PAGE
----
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PUBLISHED: 3:52 PM on Wednesday, February 14, 2007
Dressing for success to snag a job
When hunting for a job it's best to dress for success.

The Juneau Job Fair, which will be held from 3-7 p.m. Wednesday, Feb. 21, at Centennial Hall, allows for an opportunity to research prospective employers, said Timothy Miles, veteran specialist at Juneau Job Center.

"It's like shopping for a job," Miles said. "It's like you're going to a company's office, but they're all in one building."

He said one sure way to make a positive first impression is to dress professionally.

"Employers make decisions and hire on the spot," Miles said. "Be dressed for an interview and have a resume available."

Miles said tattoos should be covered and piercings removed. He suggests men wear a pressed shirt, slacks, a tie and possible a sports jacket, and women wear a skirt or pant suit.

"The main thing is to be clean," Miles said. "Don't look like you just jumped out of the dryer."

He said it is also appropriate to dress in a way that reflects the company, such as wearing khaki pants and a collared shirt when interviewing with a tourism company.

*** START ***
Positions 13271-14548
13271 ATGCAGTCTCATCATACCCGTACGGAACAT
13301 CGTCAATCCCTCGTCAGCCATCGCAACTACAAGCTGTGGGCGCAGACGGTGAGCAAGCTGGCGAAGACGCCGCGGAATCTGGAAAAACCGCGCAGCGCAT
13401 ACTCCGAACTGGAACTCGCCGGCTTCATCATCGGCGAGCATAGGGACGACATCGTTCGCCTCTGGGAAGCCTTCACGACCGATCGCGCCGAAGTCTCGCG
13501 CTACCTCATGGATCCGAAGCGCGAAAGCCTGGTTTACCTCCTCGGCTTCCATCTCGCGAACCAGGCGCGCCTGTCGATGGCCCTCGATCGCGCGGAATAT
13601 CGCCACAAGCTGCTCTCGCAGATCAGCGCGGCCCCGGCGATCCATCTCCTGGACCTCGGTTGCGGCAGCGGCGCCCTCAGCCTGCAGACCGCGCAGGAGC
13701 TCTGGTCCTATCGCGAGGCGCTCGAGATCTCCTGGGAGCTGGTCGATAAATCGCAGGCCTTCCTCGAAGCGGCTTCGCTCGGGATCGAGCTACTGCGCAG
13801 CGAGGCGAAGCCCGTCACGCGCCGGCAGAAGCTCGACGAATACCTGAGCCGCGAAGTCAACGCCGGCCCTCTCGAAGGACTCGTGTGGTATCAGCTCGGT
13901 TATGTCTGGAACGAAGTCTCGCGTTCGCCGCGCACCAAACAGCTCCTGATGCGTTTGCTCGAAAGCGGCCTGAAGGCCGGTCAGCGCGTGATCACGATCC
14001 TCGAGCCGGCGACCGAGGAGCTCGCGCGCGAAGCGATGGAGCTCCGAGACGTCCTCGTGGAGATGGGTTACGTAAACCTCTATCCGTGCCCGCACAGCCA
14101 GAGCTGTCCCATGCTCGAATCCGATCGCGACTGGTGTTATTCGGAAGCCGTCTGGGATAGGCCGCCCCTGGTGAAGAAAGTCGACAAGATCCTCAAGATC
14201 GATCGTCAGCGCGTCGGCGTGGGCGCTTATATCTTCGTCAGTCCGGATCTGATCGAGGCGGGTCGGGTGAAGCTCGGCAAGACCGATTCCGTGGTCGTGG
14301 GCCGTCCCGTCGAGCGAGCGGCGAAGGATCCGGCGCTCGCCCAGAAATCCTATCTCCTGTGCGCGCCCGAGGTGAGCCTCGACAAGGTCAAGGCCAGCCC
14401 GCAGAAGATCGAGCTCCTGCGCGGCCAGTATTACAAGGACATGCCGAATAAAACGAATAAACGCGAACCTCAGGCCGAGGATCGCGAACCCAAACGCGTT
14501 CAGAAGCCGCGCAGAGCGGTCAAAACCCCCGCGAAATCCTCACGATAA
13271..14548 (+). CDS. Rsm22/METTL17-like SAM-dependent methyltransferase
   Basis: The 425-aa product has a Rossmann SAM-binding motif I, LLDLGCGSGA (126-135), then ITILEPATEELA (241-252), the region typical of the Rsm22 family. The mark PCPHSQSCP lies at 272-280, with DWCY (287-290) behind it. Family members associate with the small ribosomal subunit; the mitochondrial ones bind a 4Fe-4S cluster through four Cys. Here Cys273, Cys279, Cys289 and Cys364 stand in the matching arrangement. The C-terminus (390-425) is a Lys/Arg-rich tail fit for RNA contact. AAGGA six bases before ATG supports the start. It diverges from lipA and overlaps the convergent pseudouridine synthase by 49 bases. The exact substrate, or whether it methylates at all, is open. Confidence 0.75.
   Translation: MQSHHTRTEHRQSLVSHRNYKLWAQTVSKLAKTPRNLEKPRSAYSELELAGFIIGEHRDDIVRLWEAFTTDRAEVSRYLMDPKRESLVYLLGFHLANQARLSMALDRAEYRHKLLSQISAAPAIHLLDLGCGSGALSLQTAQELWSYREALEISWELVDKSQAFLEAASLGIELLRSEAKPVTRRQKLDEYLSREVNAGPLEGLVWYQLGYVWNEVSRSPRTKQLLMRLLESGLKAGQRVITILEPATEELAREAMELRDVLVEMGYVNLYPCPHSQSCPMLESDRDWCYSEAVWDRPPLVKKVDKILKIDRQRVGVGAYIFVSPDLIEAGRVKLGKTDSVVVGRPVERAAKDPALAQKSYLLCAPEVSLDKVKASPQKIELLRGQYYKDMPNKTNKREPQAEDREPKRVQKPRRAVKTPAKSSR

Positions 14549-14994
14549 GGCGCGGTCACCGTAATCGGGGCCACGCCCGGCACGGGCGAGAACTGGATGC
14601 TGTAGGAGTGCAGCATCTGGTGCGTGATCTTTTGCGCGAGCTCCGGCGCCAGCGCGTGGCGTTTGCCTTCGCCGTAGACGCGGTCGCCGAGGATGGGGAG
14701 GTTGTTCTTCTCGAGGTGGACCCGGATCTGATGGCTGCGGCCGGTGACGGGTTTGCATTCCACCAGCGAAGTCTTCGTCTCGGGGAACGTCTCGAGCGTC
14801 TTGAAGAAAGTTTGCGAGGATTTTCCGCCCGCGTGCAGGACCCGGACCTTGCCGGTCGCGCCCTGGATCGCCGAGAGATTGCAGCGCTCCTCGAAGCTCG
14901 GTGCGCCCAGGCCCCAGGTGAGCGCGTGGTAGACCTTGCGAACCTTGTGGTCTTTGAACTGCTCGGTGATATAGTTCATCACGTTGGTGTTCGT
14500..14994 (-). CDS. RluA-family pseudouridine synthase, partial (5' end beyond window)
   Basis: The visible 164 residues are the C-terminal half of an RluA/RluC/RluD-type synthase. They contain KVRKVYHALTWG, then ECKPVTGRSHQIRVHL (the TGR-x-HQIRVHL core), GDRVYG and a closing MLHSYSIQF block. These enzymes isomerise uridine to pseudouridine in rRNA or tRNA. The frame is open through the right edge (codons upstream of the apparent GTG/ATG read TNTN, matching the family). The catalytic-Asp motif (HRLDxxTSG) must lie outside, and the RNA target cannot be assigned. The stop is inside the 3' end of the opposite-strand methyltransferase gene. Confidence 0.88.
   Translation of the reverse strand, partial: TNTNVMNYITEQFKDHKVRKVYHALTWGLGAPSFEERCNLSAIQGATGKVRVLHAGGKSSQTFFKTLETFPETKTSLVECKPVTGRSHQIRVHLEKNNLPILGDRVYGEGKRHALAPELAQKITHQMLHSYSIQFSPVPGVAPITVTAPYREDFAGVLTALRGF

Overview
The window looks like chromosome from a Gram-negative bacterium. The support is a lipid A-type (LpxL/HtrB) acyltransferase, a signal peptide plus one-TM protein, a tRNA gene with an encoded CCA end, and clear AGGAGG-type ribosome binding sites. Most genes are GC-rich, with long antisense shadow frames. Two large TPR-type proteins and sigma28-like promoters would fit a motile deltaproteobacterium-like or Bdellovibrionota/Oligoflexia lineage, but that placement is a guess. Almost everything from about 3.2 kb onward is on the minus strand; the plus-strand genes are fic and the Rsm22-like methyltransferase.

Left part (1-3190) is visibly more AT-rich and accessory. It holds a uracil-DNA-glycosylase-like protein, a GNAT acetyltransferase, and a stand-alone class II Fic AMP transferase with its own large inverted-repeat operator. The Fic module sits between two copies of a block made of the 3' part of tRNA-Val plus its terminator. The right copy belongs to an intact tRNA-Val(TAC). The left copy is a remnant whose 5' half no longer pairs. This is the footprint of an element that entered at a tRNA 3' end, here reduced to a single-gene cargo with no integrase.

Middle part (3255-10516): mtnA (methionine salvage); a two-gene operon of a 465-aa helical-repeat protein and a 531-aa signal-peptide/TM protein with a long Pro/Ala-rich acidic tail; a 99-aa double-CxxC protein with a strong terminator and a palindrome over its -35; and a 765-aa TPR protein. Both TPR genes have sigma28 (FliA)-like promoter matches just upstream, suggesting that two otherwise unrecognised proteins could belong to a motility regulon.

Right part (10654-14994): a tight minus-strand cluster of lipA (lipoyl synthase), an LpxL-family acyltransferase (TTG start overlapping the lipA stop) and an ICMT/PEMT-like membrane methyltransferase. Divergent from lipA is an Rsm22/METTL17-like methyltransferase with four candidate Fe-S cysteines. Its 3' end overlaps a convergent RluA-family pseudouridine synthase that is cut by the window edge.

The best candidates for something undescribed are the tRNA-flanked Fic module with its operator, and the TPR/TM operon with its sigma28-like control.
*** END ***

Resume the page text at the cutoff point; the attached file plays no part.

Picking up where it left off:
"Research on what's appropriate and see what they're wearing," he said.

John Wright, an employment specialist at Juneau Job Center, said customizing a resume is suggested when attending a job fair. He said to get an idea of what employers will be at the event and to have a resume ready for each employer is of interest.

"A resume should reflect and highlight the skills and abilities for that job," Miles said. "In the best of worlds, the resume should be geared to the job you're applying for - no generics."

He said resumes should be no longer than two pages, with one page being preferable, and job seekers should plan what they want to say to potential employers.

"With your resume you've got eight seconds. You don't have to worry about punctuation - just make it bulleted, very short and succinct to get your skills out there. The resume gets you an interview and the interview gets you a job," Miles said. "Have a 30 second commercial prepared in your mind. Research the company and really understand who they are."

Wright said in the past employers said they have spoken with people at a job fair who they intend to hire.

Miles suggests obtaining a business card from each employer.

"Only two percent will do this. Write a short note. This gives you the opportunity to interject what your top skills are," Miles said. "This is just a thank you, which is rare, and that's huge. That's why it's so important to get that card. It's great for follow up."


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